Jill Pilgrim
Jill Pilgrim, owner, Pilgrim & Associates.

Students, staff and others not only got an opportunity to quiz the lead investigator of a campus climate assessment on sexual violence recently, they also got to offer suggestions on how the University of New Mexico can better face this challenge.

University Counsel hired the law firm Pilgrim & Associates (P&A) last fall to conduct the review with its primary focus to be on student housing and athletics programs, following an anonymous complaint of an alleged sexual assault involving those areas. 

Jill Pilgrim, owner, and Rita Smith, one of the investigators who conducted interviews at UNM, presented the findings at a public forum, which also featured a question and answer session. In a 71-page report released by P&A, the review team found that many of UNM’s 17 policies regarding sexual assault are confusing and fail to comply with Title IX. Their recommendations and suggestions sweep across campus, pointing to policies, education, training, reporting and security.

But the review team also emphasized the responsibility for addressing the issue head on, doesn’t just fall on the university, it’s also up to students to change their culture.  

“How students interact - repeating information they don’t know to be true and sharing it on social media - further victimizes someone,” Pilgrim said. “Change how you communicate. Do not spread misinformation.”

“A number of victims aren’t sure they were assaulted. They need to talk to someone. They also need to look at the resources to get evidence collected. Without it, it is a difficult case. Forensic evidence can support the case. The victim can still take the time to decide whether or not to report it.” – Rita Smith

P&A determined that UNM takes seriously its obligation to safeguard students and staff from sexual violence - evident through student and staff training initiatives and the Presidential Task Force on Sexual Violence. 

“UNM needs to remove obstacles that keep people from reporting incidents of sexual violence and improve policies and procedures,” she said. She added that staff needs to be informed and trained in their obligation to report incidents. A recommendation states that a distinction between which UNM staff are mandatory reporters and those who can maintain information as confidential needs to be a part of sexual violence training on campus. 

Smith said, “A number of victims aren’t sure they were assaulted. They need to talk to someone. They also need to look at the resources to get evidence collected. Without it, it is a difficult case. Forensic evidence can support the case. The victim can still take the time to decide whether or not to report it.”

Pilgrim made clear that both the alleged victim and alleged perpetrator need to have equal opportunity to enjoy the benefits of their education. Hence, a fair and due process must be outlined and in place.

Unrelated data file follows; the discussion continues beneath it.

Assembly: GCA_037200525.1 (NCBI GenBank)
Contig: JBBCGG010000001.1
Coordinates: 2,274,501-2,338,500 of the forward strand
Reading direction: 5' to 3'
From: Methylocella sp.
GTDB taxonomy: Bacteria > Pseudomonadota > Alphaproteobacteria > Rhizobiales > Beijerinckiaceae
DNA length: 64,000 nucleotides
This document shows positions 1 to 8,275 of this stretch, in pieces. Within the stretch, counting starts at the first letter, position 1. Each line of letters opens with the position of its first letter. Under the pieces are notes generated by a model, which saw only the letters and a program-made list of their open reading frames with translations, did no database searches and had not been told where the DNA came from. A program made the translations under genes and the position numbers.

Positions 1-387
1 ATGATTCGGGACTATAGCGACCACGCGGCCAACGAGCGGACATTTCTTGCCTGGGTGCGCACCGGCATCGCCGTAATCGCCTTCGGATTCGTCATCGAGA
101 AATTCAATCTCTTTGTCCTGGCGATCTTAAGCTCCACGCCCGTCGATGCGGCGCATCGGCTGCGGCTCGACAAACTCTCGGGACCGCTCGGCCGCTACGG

P&A reported that UNM students are aware of the issue of sexual violence and generally feel safe, but some issues were raised. Among them, is the need for improved security. At night, in particular, students reported feeling unsafe around the Duck Pond and Zimmerman Library, on Johnson Field and along Central Ave. A recommendation is that the UNM Police Department seek means of “improving visibility and effectiveness as a preventive measure.”

UNM as a commuter campus presents its own challenges. P&A suggests that UNM needs to “seek enhanced means of safeguarding the well-being of UNM students both on and off campus.” It is mandated by federal law. Smith suggested that the University work closely with the landlords and apartment building owners on the south side of Central. 

Off campus interactions come back to campus, Pilgrim said. “The effects of partying, including sexual violence, can come back to campus with lingering negative impacts on the campus. The alleged victim must know where to go.” She added that it’s important for students to know that they have access to on campus resources for an off campus assault.

The recommendations include the need for students to have sexual violence prevention education and training throughout their UNM career.

Students raised questions about how they can make a difference. Nathan claimed that the stigma and shame makes students uncomfortable about coming forth. Smith said, “Students can help one another starting by believing. Don’t question what you are hearing. It takes courage and energy for victims to share. Give the person information for where to go for assistance.”

Dean of Students Tomás Aguirre said that in 2014, the President’s Task Force on Sexual Violence was created. UNM created LoboRESPECT, or Respond, Educate, Support, Prevent, Empower, Consent and Train, UNM’s comprehensive approach to preventing and responding to sexual violence in the campus community. And a website was created to provide one place individuals could go for information and resources.

Eliseo “Cheo” Torres, vice president of Student Affairs, said that UNM has doubled the number of students living on campus in recent years. “We need to be more proactive. Cornell and Smith Plazas are areas of campus that are underutilized. With appropriate lighting and other amenities, we could hold events there that would keep the students on campus with things to do. We need to create venues for them to enjoy a safe campus in the evenings - complete with coffee shops and outdoor entertainment.”​